In a back and forth Twitter, Weinberg confirmed that Edwards’ audit was correct – “acknowledging a connection agreement that he said limits DDG’s ability to block trackers in this scenario by writing DDG’s ‘Search Sharing Agreement’ with Microsoft, which owns and operates the Bing index and search engine.” It prevents us from stopping Microsoft-owned scripts from loading.”

He added that DDG is “working to change that”.

When asked via Twitter if DDG’s contract includes a clause preventing it from publicly complaining about restrictions that Microsoft, the tech giant with its growing ad technology company, has imposed on it, Weinberg Tell us: “Our subscription contract includes extensive confidentiality requirements, and the specific requirements documents themselves are expressly limited to confidentiality.”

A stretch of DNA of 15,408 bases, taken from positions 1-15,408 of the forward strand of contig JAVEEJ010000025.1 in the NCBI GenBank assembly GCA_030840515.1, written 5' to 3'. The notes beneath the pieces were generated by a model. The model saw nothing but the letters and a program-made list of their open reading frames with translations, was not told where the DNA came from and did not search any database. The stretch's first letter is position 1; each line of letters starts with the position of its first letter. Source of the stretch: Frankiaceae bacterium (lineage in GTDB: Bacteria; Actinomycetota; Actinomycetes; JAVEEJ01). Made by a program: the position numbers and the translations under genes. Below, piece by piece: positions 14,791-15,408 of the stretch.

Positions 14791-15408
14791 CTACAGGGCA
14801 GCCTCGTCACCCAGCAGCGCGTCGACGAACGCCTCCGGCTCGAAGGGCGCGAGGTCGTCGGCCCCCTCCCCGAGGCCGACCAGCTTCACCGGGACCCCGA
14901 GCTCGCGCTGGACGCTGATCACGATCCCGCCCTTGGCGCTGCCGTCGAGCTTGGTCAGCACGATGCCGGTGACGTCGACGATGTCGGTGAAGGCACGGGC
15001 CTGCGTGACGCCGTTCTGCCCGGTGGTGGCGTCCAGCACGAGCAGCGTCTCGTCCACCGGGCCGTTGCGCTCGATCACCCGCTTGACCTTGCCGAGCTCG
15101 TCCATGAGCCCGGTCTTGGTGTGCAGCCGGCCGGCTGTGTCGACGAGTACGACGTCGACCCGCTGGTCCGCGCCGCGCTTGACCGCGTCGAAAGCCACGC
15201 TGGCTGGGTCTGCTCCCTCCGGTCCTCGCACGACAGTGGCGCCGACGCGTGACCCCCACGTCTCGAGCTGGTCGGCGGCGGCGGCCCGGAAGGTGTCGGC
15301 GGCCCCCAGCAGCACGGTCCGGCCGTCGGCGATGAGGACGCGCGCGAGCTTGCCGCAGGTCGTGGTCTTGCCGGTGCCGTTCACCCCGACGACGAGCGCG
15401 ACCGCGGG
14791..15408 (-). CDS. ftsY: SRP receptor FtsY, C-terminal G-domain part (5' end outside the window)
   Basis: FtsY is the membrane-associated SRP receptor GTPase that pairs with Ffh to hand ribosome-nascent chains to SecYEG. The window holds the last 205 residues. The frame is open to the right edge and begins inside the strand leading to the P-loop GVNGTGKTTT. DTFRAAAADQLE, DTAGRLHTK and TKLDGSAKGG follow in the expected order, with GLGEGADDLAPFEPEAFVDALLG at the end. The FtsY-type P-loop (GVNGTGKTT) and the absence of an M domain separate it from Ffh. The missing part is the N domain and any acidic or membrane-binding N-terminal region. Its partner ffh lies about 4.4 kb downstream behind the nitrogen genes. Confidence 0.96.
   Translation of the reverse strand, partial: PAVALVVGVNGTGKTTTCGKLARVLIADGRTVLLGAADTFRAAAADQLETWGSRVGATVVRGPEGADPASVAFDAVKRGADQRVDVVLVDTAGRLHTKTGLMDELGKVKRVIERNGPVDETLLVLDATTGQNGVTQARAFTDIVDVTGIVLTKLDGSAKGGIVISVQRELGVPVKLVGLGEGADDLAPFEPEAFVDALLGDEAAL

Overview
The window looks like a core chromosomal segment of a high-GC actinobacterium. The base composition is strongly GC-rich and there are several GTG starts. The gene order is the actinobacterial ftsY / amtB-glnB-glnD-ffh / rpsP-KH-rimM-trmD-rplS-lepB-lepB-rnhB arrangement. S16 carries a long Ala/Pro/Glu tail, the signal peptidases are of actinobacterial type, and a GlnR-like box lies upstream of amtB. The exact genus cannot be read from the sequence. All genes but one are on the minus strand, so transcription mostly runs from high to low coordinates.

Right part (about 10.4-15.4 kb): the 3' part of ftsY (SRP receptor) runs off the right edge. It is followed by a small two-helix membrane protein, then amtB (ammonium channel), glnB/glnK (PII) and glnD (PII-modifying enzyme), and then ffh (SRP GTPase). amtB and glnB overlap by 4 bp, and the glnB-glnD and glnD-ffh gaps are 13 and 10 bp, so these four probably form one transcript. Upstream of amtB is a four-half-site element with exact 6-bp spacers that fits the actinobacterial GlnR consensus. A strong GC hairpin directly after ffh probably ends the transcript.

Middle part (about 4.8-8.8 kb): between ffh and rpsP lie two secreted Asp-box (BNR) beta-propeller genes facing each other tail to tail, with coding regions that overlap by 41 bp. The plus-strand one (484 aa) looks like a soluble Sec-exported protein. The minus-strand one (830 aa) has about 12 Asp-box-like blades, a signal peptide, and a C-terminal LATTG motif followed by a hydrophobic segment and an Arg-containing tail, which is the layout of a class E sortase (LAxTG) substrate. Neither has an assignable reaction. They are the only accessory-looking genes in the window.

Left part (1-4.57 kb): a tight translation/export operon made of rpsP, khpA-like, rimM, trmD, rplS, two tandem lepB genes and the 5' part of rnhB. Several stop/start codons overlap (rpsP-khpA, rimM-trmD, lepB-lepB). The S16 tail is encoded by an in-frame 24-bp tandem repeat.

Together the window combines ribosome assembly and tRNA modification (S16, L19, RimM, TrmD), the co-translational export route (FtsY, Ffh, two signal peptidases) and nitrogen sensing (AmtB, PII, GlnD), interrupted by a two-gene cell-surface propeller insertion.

While discussing his findings and DDG’s response with TechCrunch, Edwards described himself as “extremely shocked” by Weinberg’s public response to his review — and by what he summarized as “there are no public solutions to problems created through the confidential partnership between DuckDuckgo and Microsoft.”

Edwards added, “I have major concerns … about DDG’s general claims, particularly those they make on their iOS/Android app install sites, which promise tracking protection.” “If you compare the language inside the app details, to the information that the CEO of DuckDuckGo shared yesterday, you can’t help but wonder why they are lying in one place on the Internet, not lying in another area of ​​the Internet, seemingly trying to dump their biggest advertising partner Microsoft under Kind of on the bus — the CEO of DDG basically made a lot of comments about how he was trying and hoping to get out of their current contract with Microsoft — this was a shocking admission to see in public and something I hope regulators will take a serious look at.”